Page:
Australian airline Qantas 'disturbed' by reports of gangs infiltration, drug trafficking

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Australian airline Qantas has said it was “disturbed” after learning of reports that organized crime has infiltrated the company to support drug trafficking efforts. 

Reports by local newspapers and “60 Minutes” alleged that a Comanchero “bikie” (or motorcycle) gang affiliate is working as a Qantas manager at Sydney Airport, allowing him to recruit criminals and bolster narcotics import activities. 

The news reports were based on an operation codenamed Project Brunello, which linked around 150 Qantas staff to criminal activity, according to the BBC. 

Those briefed on the matter cannot speak publicly about related details, but The Sydney Morning Herald cited one source that described the matter as “serious” and representing “a very high threat to the Australian border.” 

The activity may be tied to a group of nine men involved in a criminal syndicate dubbed by the Australian Criminal Intelligence Commission (ACIC) as “the Aussie Cartel” – a group potentially responsible for about one-third of the drug imports into Australia. 

Possible members include a Hells Angels boss living between Greece and the UAE, a Triad-linked figure, and nationals from Dubai, Lebanon and Turkey.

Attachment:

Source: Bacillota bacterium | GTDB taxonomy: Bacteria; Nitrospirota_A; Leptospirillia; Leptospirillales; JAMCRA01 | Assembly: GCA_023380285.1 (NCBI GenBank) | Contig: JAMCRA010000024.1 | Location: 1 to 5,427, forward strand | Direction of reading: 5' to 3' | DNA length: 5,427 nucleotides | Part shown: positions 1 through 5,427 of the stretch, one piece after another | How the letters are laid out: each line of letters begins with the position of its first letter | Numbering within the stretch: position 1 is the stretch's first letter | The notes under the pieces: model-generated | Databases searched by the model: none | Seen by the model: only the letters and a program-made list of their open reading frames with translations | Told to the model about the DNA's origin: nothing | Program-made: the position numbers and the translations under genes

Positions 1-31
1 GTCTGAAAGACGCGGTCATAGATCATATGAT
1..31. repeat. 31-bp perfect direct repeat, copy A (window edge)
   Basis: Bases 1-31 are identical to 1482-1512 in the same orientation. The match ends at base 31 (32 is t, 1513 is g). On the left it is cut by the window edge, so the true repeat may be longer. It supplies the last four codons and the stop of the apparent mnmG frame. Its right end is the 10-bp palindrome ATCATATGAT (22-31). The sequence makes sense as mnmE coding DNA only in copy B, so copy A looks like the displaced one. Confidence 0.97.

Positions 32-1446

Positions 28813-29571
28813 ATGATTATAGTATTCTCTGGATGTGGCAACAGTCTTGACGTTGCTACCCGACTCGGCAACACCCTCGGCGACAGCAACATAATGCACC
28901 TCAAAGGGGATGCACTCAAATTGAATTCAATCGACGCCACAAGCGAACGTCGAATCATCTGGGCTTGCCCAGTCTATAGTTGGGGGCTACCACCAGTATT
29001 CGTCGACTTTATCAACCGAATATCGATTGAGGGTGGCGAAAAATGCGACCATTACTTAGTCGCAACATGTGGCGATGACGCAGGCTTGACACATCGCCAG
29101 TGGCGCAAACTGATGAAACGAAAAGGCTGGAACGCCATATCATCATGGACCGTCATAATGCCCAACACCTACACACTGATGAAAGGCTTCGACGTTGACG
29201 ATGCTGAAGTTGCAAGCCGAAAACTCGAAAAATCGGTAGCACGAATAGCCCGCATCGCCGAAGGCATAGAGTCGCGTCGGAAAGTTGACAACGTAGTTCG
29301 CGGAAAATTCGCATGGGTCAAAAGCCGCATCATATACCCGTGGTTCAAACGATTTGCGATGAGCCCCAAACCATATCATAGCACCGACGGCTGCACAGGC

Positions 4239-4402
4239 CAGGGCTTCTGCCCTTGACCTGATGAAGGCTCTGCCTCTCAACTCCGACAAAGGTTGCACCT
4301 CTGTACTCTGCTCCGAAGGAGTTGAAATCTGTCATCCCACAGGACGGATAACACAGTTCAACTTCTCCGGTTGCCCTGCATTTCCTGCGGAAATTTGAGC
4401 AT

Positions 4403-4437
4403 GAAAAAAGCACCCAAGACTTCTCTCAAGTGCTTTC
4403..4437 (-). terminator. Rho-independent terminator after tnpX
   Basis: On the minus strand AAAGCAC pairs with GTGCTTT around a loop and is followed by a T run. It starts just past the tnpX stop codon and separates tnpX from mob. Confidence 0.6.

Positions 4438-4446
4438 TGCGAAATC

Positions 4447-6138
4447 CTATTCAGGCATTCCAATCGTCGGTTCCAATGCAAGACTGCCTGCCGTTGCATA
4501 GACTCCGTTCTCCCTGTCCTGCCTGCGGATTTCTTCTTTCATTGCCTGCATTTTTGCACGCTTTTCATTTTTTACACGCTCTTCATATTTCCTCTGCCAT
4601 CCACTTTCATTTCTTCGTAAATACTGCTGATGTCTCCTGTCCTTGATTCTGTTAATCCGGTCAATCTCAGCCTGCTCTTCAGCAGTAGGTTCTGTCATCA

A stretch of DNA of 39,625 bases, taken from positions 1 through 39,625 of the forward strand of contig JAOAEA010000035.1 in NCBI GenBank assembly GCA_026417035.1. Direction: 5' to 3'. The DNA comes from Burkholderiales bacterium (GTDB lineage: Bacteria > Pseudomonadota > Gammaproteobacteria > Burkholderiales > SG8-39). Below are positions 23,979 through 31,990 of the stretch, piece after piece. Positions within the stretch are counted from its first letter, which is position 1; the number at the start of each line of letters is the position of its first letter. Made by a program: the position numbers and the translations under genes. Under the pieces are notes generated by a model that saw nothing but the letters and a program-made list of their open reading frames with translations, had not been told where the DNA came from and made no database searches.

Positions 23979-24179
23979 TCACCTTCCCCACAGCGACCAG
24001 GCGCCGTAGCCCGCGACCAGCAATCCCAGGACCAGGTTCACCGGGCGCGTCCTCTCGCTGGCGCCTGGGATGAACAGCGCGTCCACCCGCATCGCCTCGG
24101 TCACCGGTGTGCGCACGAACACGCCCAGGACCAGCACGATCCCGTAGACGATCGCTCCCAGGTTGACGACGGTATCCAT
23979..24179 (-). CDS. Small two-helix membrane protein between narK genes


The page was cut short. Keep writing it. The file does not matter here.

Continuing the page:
Qantas Group chief security officer Luke Bramah said that “given we follow all of the government’s vetting procedures, we find these claims disturbing.” 

“We have not been advised of any current investigations of Qantas Group employees involved in organised crime,” a statement from Bramah read. “If concerns are raised regarding any of our employees, we will actively support their investigation and take appropriate action.” 

The criminal activity may have amounted to an estimated $1.5 billion AUD ($1.16 billion) worth of drugs smuggled across the Australian border per year, VICE reported. 

“They share supply routes, they share logistic supply chains,” the commission’s chief executive Michael Phelan said. “They share among themselves the doors or the way into Australia. They share any corrupt networks they may have here to swap information to each other.” 

“I don’t care about playing fair either,” Phelan added. “Absolutely, we’re hunting them and we make no apology for that.”

Phelan explained that the commission, working with federal police and agencies across Australia, will seek innovative means of locating and apprehending suspects, including one-off extradition arrangements and targeting family members or known associates in Australia who assist the cartel. 

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